When it came to post-sleep testing, a few features stood out exceptionally. Of these, the smart alarm was my personal favorite. The Sense has a unique setting that allows for the user to set a deadline time to be awake by, and the Sense will monitor your sleep using both itself and the Sleep Pill to estimate your sleep stage and wake you during the lightest sleep stage within about 30 minutes of the deadline time. I was a little skeptical about the idea of getting up earlier to feel refreshed, but when morning came, it turned out a little over 6 hours of rest was significantly more effective at leaving me refreshed than 6 and a half. Additionally, the waking tones are much more gentle (but can gradually increase in volume) than the blaring of standard alarms, which makes for a much gentler wake up.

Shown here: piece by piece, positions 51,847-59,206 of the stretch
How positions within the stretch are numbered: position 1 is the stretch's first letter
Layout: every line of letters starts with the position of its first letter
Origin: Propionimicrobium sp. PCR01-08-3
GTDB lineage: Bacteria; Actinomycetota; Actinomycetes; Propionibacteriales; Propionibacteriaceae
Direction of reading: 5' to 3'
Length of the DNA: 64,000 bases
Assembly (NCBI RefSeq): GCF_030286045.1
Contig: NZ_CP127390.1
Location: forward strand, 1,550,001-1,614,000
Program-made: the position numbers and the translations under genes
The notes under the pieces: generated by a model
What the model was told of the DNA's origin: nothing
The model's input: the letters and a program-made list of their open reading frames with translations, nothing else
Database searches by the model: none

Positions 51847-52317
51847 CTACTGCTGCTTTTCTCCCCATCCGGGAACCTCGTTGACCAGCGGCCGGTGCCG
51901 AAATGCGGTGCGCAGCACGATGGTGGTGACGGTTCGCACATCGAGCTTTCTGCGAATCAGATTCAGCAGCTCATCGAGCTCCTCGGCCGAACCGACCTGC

Finally, when it came around to examining the data collected throughout the night, the app proved wonderful. While I did only have a small amount of time to get sample data, the app succeeded in giving me plenty of variables to examin
e with a decent degree of accuracy. These included all the aforementioned sensor categories, as well as my tossing and turning through the night, and even general estimates of when I fell asleep and woke up. As it turns out for data junkies like myself, you can extract these variables in an Excel document file and if you’re so inclined, run statistical analysis of your own (though recursive analysis on anything less than a month of data would be a bit heavy handed). Of course, it would seem Hello does a good enough job already, as they provide a breakdown of each factor and gives a “grade” to your sleep, using aggregate data from other users.